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History (September 16-25, 2011)

John Wilson

Provost Skene's House

Robin Wilson

Loudon Wood Stone Circle

near Mintlaw, Aberdeenshire, Scotland, UK

September 25, 2011, 16.00 GMT

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© 2011 Robin Wilson, All Rights Reserved.



Dating from around the Neolithic age this Recumbent Stone Circle in Loudon Wood is one of the more difficult stone circles in Aberdeenshire to find as it is fairly well hidden in a forest of fir trees.

The Recumbent Stone Circle is Aberdeenshire's unique contribution to the tradition of erecting rings of standing stones which was current in certain parts of Britain and Ireland during the third and second millennia BC. Up to 99 examples have been recorded, with diameters ranging from 18.2 m to 24.4 m. The distinctive feature of the Recumbent Stone Circle is the massive slab, laid recumbent on its side in the south-western or southern arc of the ring, and flanked by the two tallest stones of the circle. The recumbents average 24 tons in weight and were carefully levered and chocked-up to ensure that their upper surface was as level as possible.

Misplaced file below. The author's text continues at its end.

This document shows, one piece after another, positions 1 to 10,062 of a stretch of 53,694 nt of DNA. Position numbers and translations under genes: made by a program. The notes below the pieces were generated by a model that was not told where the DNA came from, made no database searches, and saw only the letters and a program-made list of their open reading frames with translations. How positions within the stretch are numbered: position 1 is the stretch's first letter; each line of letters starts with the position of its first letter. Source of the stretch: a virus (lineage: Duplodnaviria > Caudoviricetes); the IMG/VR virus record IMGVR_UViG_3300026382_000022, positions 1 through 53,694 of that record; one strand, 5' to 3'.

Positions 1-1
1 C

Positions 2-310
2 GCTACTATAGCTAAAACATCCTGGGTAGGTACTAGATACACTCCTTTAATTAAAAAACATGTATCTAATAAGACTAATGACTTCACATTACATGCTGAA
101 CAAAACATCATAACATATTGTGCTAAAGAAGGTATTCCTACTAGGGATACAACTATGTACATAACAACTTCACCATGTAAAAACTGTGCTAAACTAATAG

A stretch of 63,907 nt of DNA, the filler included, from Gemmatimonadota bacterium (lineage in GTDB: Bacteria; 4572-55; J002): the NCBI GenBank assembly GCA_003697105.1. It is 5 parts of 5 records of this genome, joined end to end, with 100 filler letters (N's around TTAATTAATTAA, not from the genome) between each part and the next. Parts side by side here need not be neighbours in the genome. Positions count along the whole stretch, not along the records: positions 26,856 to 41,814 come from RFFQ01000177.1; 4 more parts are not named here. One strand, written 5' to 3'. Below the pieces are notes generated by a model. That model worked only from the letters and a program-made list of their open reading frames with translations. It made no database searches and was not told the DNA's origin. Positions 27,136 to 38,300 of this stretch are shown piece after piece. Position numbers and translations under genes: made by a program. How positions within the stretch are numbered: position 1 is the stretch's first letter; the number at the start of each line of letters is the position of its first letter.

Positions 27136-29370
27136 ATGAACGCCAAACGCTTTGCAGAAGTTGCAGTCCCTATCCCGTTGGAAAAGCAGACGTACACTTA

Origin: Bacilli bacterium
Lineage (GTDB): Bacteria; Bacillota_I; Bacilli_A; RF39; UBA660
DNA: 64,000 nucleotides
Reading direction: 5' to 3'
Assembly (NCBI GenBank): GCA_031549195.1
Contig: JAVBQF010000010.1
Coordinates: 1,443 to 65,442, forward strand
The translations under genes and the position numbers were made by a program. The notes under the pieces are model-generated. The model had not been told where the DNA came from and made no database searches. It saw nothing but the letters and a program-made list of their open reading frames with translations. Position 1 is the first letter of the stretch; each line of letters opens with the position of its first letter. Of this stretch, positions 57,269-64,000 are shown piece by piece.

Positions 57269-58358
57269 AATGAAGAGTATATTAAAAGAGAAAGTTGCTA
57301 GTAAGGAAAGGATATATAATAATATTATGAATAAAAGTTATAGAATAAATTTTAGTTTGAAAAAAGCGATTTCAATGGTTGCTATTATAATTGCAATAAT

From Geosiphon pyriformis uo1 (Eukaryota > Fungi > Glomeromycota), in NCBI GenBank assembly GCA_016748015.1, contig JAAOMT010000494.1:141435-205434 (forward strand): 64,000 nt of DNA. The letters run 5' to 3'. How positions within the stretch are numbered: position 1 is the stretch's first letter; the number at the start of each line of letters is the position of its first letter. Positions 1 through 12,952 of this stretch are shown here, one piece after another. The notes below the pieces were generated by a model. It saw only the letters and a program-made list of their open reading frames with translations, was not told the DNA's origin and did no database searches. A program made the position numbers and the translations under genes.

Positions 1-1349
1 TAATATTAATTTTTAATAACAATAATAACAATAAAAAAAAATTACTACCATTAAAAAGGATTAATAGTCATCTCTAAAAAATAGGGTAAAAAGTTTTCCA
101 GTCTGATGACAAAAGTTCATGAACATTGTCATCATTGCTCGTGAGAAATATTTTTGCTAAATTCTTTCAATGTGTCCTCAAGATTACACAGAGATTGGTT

The remains of this stone circle consists of four stones, including recumbent and its West flanker still standing in situ; three others fallen. The stones are set upon a bank 18.5m in diameter from crest to crest and about 0.8m above the interior. These remains of the circle indicate a diameter of about 19.5m.


Canon 350D with Sigma 8mm. Stitched with: PTMac

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